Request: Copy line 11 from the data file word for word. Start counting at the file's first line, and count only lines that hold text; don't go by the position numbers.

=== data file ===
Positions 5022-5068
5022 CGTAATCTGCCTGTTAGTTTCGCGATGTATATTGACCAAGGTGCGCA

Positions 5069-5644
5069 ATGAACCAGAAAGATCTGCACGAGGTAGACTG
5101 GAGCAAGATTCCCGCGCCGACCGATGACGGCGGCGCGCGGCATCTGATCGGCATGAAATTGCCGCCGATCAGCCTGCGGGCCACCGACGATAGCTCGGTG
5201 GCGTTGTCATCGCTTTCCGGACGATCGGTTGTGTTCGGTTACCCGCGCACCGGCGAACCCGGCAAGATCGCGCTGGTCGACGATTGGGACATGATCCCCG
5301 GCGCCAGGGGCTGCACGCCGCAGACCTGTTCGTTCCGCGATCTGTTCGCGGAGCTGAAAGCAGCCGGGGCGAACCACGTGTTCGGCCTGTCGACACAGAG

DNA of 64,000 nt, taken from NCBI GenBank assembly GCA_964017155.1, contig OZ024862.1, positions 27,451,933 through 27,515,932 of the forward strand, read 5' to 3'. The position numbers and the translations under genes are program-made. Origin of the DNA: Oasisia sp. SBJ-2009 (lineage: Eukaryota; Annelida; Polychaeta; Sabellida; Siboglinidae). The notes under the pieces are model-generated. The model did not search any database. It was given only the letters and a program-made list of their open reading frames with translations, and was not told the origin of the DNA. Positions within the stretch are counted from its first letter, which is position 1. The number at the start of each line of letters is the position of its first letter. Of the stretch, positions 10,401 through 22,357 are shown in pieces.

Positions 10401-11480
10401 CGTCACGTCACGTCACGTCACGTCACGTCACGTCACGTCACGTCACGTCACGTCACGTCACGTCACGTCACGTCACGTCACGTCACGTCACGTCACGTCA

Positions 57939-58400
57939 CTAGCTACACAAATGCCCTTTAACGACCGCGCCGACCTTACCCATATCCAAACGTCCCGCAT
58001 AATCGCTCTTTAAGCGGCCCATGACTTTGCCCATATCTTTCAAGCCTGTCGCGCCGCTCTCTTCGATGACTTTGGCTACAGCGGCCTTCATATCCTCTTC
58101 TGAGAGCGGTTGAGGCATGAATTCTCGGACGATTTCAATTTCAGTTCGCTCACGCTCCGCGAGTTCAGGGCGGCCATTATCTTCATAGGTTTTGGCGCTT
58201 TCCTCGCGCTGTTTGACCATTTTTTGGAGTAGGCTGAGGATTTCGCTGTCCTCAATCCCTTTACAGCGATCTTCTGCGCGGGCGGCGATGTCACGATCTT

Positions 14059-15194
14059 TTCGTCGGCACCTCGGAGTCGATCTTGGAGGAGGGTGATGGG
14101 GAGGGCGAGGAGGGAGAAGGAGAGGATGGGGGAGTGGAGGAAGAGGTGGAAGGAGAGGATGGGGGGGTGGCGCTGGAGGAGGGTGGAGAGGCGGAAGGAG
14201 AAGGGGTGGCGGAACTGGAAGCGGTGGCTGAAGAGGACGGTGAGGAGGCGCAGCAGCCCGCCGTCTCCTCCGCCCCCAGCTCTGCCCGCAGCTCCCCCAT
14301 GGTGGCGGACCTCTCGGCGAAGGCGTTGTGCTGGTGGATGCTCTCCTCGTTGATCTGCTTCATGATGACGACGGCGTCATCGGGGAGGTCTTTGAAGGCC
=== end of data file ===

Positions 57939-58400